Groundhog Falls

HISTORY JUST KEEPS REPEATING ITSELF

After Mantle and Maris hit back-to-back home runs in 1961, Yogi Berra said “It’s déjà vu all over again”. That quote could have been the inspiration for the 1993 movie Groundhog Day, which was about a real -time entrapment in the time loop. In Groundhog Falls we are caught in a perpetual groundhog day and when our actions are less than reasoned we still keep repeating them.

Whether it’s the Groundhog Falls city commission, or the Groundhog Falls public school district, we can only escape the time-loop as Phil Connors did by altering the events of what becomes our past determined future.

When we build new schools on sites where previous structures have failed. When we build indoor swimming pools on sites where previous swimming pools have failed. We are destined to experience the same results.

When we ignore the wishes of neighboring property owners by attempting to build a new indoor recreation and aquatics facility in a historic passive park, we fail the trust of the residents in our city.

In the film, during the bowling alley scene, Phil asks two Punxsutawney residents if they understand what it is like to be stuck in a place where nothing they do matters.

When we protect the past by denial, we cannot effect change for the better. When we deny that cronyism doesn’t exist, or that the good-old-boy club is only an idea in Groundhog Falls, we stay trapped in the loop.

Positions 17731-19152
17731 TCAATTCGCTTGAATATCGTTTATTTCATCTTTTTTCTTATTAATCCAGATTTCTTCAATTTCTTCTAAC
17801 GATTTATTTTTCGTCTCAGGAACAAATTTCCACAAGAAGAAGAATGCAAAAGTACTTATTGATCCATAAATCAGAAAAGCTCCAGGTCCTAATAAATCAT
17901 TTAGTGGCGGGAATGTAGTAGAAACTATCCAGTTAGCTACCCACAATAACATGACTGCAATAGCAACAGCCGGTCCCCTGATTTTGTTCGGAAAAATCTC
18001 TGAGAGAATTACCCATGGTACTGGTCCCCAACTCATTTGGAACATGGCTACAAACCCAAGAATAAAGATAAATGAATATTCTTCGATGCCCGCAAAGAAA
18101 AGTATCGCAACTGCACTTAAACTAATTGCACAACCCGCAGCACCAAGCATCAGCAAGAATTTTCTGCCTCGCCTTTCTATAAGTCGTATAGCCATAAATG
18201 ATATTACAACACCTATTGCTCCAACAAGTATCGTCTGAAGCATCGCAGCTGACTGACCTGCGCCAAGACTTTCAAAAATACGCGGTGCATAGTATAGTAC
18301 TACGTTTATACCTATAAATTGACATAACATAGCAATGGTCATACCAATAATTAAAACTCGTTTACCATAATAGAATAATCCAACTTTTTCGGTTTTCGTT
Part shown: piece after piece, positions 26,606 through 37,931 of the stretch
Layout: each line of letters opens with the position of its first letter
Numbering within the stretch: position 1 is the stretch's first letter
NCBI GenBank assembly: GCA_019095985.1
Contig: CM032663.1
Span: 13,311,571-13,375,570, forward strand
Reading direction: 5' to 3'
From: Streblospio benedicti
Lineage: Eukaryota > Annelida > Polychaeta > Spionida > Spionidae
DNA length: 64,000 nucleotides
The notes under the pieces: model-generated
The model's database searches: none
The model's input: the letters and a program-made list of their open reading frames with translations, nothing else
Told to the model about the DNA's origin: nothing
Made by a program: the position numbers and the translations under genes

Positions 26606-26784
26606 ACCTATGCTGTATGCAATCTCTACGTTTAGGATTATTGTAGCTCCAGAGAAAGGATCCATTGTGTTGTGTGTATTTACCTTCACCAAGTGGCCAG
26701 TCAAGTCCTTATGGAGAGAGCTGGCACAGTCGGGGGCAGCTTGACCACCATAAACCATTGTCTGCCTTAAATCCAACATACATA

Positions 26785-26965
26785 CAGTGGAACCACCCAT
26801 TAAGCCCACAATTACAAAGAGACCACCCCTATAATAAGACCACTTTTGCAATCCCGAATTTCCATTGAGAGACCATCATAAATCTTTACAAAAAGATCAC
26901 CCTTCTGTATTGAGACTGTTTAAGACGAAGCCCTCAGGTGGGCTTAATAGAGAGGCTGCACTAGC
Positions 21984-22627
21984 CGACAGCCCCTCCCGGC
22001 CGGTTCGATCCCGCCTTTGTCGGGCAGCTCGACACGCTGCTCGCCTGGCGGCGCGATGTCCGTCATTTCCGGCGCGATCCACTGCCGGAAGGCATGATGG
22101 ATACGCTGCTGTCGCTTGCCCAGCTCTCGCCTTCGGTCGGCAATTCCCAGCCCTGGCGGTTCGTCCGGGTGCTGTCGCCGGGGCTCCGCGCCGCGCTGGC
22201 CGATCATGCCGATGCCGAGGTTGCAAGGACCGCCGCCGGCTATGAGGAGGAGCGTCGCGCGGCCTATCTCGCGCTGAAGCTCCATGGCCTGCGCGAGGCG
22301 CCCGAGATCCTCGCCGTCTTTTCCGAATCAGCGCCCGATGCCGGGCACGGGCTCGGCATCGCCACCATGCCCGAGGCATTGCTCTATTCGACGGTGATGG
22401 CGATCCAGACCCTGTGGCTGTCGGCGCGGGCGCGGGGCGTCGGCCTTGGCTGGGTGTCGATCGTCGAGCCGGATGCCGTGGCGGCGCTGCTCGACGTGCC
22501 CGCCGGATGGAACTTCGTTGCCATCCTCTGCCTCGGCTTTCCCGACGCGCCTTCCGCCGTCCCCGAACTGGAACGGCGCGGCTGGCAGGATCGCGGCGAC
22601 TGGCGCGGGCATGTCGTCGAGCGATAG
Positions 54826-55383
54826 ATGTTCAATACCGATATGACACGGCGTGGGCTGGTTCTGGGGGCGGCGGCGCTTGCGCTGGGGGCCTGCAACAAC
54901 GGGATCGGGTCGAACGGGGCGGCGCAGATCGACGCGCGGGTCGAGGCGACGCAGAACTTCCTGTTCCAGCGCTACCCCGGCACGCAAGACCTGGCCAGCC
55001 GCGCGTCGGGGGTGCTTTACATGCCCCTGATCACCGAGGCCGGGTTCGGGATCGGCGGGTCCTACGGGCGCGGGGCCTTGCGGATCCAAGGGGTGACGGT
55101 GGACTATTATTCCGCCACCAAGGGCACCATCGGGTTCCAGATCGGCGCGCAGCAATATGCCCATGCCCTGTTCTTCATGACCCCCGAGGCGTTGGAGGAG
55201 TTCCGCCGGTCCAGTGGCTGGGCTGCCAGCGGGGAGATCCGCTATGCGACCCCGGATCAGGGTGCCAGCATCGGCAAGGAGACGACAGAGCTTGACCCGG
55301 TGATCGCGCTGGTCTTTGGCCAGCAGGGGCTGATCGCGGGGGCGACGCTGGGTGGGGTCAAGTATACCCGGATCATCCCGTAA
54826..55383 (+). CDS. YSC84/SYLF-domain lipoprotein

As Phil Connors learns, it was by giving up his felonious advantage of the time-loop and his starting to use it to benefit others, was he able to escape his personal purgatory.

The phrase “Groundhog Day” has become a common vernacular to reference a repetitive, unpleasant and monotonous situation, but Groundhog Day can be having the strength and knowledge to make a change when faced with the opportunity to repeat previous mistakes.

HAPPY GOUNDHOG DAY!

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Philip M. Faccendahttp://www.straymoose.com
Philip M. Faccenda is an AIA award-winning architect and planner. He is the Editor-in-Chief of E-City Beat.

1 COMMENT

  1. “When we ignore the wishes of neighboring property owners by attempting to build a new indoor recreation and aquatics facility in a historic passive park, we fail the trust of the residents in our city.”

    Could you please elaborate on what residents’ complaints are about this? I have only seen a couple comments that say this is wrong for the park without any clarification why this would be a detriment to the neighborhood. Please share what you’ve found because I truly want to understand what their perspective is.

    How are you defining passive? Lions Park has a pavilion, playground equipment, and tennis courts.

    Wouldn’t creating this facility on any of the other parks make them no longer a historic passive park?

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